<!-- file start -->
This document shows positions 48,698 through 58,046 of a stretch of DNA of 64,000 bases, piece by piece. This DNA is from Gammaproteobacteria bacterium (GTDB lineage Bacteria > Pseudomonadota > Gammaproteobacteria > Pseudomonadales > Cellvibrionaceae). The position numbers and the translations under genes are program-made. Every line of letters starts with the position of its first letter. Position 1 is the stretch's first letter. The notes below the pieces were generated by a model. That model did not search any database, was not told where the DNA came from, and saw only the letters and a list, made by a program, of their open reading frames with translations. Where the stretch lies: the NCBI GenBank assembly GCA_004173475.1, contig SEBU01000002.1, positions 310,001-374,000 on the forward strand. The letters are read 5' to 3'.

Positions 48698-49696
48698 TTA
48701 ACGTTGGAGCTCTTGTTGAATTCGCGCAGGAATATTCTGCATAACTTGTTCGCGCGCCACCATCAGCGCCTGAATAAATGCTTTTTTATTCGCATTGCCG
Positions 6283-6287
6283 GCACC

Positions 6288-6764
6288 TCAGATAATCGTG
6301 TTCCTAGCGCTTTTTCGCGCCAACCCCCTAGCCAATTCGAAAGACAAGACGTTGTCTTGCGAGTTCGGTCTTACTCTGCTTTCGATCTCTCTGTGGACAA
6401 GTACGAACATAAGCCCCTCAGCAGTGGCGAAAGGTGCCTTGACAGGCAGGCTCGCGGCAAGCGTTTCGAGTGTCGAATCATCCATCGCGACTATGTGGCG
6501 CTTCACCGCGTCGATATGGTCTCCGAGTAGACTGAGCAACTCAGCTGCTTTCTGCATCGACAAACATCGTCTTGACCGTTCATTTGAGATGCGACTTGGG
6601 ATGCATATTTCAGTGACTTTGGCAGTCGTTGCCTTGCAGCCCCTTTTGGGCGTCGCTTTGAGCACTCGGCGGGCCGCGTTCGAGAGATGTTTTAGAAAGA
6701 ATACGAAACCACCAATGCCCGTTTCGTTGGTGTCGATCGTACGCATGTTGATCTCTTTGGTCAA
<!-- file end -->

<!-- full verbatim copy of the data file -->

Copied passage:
This document shows positions 48,698 through 58,046 of a stretch of DNA of 64,000 bases, piece by piece. This DNA is from Gammaproteobacteria bacterium (GTDB lineage Bacteria > Pseudomonadota > Gammaproteobacteria > Pseudomonadales > Cellvibrionaceae). The position numbers and the translations under genes are program-made. Every line of letters starts with the position of its first letter. Position 1 is the stretch's first letter. The notes below the pieces were generated by a model. That model did not search any database, was not told where the DNA came from, and saw only the letters and a list, made by a program, of their open reading frames with translations. Where the stretch lies: the NCBI GenBank assembly GCA_004173475.1, contig SEBU01000002.1, positions 310,001-374,000 on the forward strand. The letters are read 5' to 3'.

Positions 48698-49696
48698 TTA
48701 ACGTTGGAGCTCTTGTTGAATTCGCGCAGGAATATTCTGCATAACTTGTTCGCGCGCCACCATCAGCGCCTGAATAAATGCTTTTTTATTCGCATTGCCG
Positions 6283-6287
6283 GCACC

Positions 6288-6764
6288 TCAGATAATCGTG
6301 TTCCTAGCGCTTTTTCGCGCCAACCCCCTAGCCAATTCGAAAGACAAGACGTTGTCTTGCGAGTTCGGTCTTACTCTGCTTTCGATCTCTCTGTGGACAA
6401 GTACGAACATAAGCCCCTCAGCAGTGGCGAAAGGTGCCTTGACAGGCAGGCTCGCGGCAAGCGTTTCGAGTGTCGAATCATCCATCGCGACTATGTGGCG
6501 CTTCACCGCGTCGATATGGTCTCCGAGTAGACTGAGCAACTCAGCTGCTTTCTGCATCGACAAACATCGTCTTGACCGTTCATTTGAGATGCGACTTGGG
6601 ATGCATATTTCAGTGACTTTGGCAGTCGTTGCCTTGCAGCCCCTTTTGGGCGTCGCTTTGAGCACTCGGCGGGCCGCGTTCGAGAGATGTTTTAGAAAGA
6701 ATACGAAACCACCAATGCCCGTTTCGTTGGTGTCGATCGTACGCATGTTGATCTCTTTGGTCAA